The word “disciple” has linguistic flexibility. In this context, it is not referring to persons who have saving faith in Jesus Christ. Marshall writes, “These men can hardly have been Christians since they had not received the gift of the Spirit; it is safe to say that the New Testament does not recognize the possibility of being a Christian apart from possession of the Spirit.”[2]

The Greek word specifically used here (for the word “disciple”) is mathētēs. What does this mean? It can mean a few different things, and BDAG provides several helpful definitions. Broadly, this word can mean “learner, pupil, disciple.”[3] This is how the word is often used. To be more particular, BDAG provides two more helpful definitions: 1. “One who engages in learning through instruction from another, pupil, apprentice (in contrast to the teacher,” and 2. “One who is rather constantly associated with someone who has a pedagogical reputation or a particular set of view, disciple, adherent.”[4]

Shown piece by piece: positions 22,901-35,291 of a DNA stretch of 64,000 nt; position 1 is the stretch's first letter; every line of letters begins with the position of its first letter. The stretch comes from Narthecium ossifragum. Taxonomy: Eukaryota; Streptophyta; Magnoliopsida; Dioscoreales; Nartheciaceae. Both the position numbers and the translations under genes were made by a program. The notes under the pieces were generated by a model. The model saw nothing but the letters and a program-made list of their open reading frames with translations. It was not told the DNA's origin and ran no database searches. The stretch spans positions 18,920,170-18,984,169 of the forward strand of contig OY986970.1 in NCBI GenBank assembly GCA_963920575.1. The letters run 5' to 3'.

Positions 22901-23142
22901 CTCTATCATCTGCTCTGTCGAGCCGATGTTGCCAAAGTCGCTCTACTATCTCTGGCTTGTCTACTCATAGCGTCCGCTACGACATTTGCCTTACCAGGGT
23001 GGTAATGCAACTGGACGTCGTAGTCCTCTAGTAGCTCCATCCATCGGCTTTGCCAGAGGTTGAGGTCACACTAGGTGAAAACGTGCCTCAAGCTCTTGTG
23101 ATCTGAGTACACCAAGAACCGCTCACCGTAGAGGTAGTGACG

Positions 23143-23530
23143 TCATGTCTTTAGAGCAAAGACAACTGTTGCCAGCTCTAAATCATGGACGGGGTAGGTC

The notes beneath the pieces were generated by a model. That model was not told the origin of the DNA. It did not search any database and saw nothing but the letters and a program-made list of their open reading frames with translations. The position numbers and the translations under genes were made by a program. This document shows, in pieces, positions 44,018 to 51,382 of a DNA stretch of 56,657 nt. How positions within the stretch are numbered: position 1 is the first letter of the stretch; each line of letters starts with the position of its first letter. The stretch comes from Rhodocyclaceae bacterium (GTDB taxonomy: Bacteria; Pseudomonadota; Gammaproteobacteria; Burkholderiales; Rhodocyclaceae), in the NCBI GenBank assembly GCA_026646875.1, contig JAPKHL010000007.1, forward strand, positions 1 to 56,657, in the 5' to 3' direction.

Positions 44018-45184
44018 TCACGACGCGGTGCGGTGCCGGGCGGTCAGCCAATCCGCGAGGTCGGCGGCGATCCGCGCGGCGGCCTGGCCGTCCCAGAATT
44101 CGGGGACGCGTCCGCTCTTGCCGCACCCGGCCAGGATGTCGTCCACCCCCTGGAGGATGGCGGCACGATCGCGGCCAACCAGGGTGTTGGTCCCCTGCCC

It is wrong to assume, then, that when the word mathētēs is used in the Bible, it is always and exclusively in reference to followers of Jesus Christ. In the Bible, this word may refer to disciples of John (Luke 5:33), disciples of Moses (John 9:28), and so on. Even more, as we have seen from BDAG, the word mathētēs can mean one who follows or learns or associates with another person who has a pedagogical reputation. One can be a disciple and not have saving faith in Jesus Christ.

Others have proposed that Luke was referring to disciples of John. Howard argues that this is “unlikely” since “John the Baptist did not need to be held responsible for any strange views from his followers.”[6] However, in 19:3 these men confess to having been baptized into John’s baptism, and one can see the correlation between being baptized into John and being John’s disciples. It is not far-fetched to say that these disciples were followers of John as we see direct correlations to this conclusion in the text.